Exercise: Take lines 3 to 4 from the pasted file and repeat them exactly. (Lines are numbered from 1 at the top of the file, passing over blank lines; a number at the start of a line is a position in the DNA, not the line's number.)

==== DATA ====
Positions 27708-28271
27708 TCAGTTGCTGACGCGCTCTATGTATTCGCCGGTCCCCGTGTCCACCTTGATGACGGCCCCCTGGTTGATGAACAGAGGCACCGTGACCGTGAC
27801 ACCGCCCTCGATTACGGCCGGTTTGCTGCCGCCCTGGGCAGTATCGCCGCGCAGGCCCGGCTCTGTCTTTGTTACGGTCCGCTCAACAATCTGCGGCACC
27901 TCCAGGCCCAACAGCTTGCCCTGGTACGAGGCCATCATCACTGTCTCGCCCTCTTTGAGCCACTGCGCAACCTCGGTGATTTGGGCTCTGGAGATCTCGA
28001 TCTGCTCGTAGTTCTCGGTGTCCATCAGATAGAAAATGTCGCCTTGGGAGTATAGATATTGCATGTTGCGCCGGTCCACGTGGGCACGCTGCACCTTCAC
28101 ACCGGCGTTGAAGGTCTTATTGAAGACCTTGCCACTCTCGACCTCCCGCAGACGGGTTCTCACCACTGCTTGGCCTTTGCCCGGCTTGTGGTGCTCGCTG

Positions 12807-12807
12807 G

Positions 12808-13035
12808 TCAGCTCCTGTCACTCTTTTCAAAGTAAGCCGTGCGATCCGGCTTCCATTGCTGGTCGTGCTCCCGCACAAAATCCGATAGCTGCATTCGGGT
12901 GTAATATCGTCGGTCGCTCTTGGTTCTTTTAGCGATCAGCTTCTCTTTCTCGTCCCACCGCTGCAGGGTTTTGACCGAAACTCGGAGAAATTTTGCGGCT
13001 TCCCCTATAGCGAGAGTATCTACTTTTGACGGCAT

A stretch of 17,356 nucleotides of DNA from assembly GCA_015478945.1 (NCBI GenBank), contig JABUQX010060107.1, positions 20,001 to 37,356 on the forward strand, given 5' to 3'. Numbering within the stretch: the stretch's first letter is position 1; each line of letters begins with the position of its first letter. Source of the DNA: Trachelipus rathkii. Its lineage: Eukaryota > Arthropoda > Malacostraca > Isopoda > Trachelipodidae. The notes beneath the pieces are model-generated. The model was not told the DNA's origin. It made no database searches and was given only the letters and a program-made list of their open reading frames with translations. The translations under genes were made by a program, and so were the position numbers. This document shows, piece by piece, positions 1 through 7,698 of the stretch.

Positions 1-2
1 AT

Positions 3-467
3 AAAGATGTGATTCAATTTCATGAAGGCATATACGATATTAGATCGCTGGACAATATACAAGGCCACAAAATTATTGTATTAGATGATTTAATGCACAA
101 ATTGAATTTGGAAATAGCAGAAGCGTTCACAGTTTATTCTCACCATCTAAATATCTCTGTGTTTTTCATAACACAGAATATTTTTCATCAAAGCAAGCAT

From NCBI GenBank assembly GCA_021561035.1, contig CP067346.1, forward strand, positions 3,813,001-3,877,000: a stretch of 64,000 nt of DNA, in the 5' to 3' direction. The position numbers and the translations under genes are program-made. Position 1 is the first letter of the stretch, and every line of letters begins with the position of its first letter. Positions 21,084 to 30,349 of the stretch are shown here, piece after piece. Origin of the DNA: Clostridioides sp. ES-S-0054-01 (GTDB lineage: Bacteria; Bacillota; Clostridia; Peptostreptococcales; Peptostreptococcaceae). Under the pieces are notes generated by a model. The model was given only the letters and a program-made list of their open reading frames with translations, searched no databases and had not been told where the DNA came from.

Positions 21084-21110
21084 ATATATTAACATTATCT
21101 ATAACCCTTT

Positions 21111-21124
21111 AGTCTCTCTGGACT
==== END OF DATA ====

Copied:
27801 ACCGCCCTCGATTACGGCCGGTTTGCTGCCGCCCTGGGCAGTATCGCCGCGCAGGCCCGGCTCTGTCTTTGTTACGGTCCGCTCAACAATCTGCGGCACC
27901 TCCAGGCCCAACAGCTTGCCCTGGTACGAGGCCATCATCACTGTCTCGCCCTCTTTGAGCCACTGCGCAACCTCGGTGATTTGGGCTCTGGAGATCTCGA